Choosing the Best Path for Ownership Transition
Transferring Ownership to Children
By Maurie Cashman
As discussed last week, the purpose of Ownership Transition Planning is to select the best path to achieve your lifestyle and financial and objectives after you leave your business. One of the key objectives that must be decided early in the Ownership Transition Planning Process is selecting your successor.
â€œIt takes less time to do a thing right than to explain why you did it wrong.”
–Henry Wadsworth Longfellow, American poet
Only a small percent of business owners want to sell to an outside third party. However, in many cases the people they first identify as their successors do not end up as the ultimate owners. In at least 50% of the transition planning that I have done, the ultimate path changed as we examined our options. Much effort is wasted focusing on the wrong successor or wrongly assuming a child or employee wants to own the company and then discovering that they do not or cannot. In these cases the owner typically has not considered or prepared alternative plans.
For the next few weeks we will strive to save you some pain by setting forth the advantages and disadvantages of transferring the business to each category or potential purchaser: family member(s), co-owners, employees and outside third parties. There are advantages and disadvantages to each choice. Knowing what they are will help you determine which method is most suitable for you. Take time to compare the virtues and disadvantages of each transfer option before making your decision.
Option One: Transfer of Ownership to your Children
If you are a typical business owner, there is a 50 percent chance that you want to transfer the business to your children. If you are a typical owner; however, there is a significant possibility that you will end up transferring the business to someone else because of the difficulties associated with this type of transition. Therefore, it is wise to realize the difficulty of this transaction, as well as prepare the business for the possibility that it will be conveyed to another type of buyer.
- Allows you to control your departure date;
- Allows you to remain active in business with your children;
- Fulfills personal goals of keeping the business and family together;
- Provides financial well-being for younger family members unable to earn comparable income elsewhere;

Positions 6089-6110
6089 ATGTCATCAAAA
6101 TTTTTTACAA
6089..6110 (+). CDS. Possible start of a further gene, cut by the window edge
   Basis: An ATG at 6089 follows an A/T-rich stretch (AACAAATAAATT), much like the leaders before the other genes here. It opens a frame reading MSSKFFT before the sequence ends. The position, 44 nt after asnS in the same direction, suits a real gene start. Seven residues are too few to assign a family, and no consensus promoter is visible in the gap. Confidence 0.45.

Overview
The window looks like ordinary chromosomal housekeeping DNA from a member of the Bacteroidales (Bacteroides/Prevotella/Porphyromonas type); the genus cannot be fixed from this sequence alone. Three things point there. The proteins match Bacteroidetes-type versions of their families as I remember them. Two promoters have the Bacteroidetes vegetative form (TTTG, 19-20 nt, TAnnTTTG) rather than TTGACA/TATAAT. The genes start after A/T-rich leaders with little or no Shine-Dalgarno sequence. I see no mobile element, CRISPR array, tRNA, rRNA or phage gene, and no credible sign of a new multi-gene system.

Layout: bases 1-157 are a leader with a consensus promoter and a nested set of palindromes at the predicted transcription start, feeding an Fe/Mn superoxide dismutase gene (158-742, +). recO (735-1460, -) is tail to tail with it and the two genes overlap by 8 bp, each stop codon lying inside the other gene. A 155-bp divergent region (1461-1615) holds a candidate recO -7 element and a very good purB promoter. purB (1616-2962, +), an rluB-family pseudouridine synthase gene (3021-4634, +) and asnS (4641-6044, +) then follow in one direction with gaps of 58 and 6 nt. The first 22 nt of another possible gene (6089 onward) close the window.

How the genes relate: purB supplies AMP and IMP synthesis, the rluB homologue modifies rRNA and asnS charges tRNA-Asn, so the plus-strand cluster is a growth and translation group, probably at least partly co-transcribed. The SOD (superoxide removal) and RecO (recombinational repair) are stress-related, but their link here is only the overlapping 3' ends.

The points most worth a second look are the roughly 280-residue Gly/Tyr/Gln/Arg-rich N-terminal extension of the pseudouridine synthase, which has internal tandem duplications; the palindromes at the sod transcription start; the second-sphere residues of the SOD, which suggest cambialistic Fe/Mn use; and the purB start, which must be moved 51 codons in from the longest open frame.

- Enables you to fix value by starting with the question, “How much do I need or want?” rather than being told, “This is how much I am willing to give you.”
This last point is especially useful in situations in which the business is worth less to a third party than the amount needed to live on. When you keep the business in the family, you can sell for what you need to live on even if the business value does not justify that sum of money.
- Great potential exists to increase family friction, discord and the feeling of unequal treatment among siblings. The normal objective of treating all children equally is difficult to achieve because one child will probably run or own the business at the perceived expense of the others;
- While reaching financial goals is usually diminished, not enhanced; with careful planning and implementation, financial goals can often be achieved while transferring the business to the children;
- Your control may be weakened because family is involved. You can lose effective control even though you still have voting control;
- There is significant risk that a transfer to family members who canâ€™t or wonâ€™t operate it effectively can threaten you financial and personal goals and may threaten the continued existence of the business. In many cases the owner is providing financing to family members and must foreclose and assume active management in order to save the business. This can create tremendous resentment within the family.
Many of these disadvantages can be minimized or avoided through proper planning, but it is important to be knowledgeable of both the advantages and disadvantages associated with the transfer of ownership to children when choosing a successor.
Next week, we will look at the second Ownership Transition option â€“ sale to other owners or employees.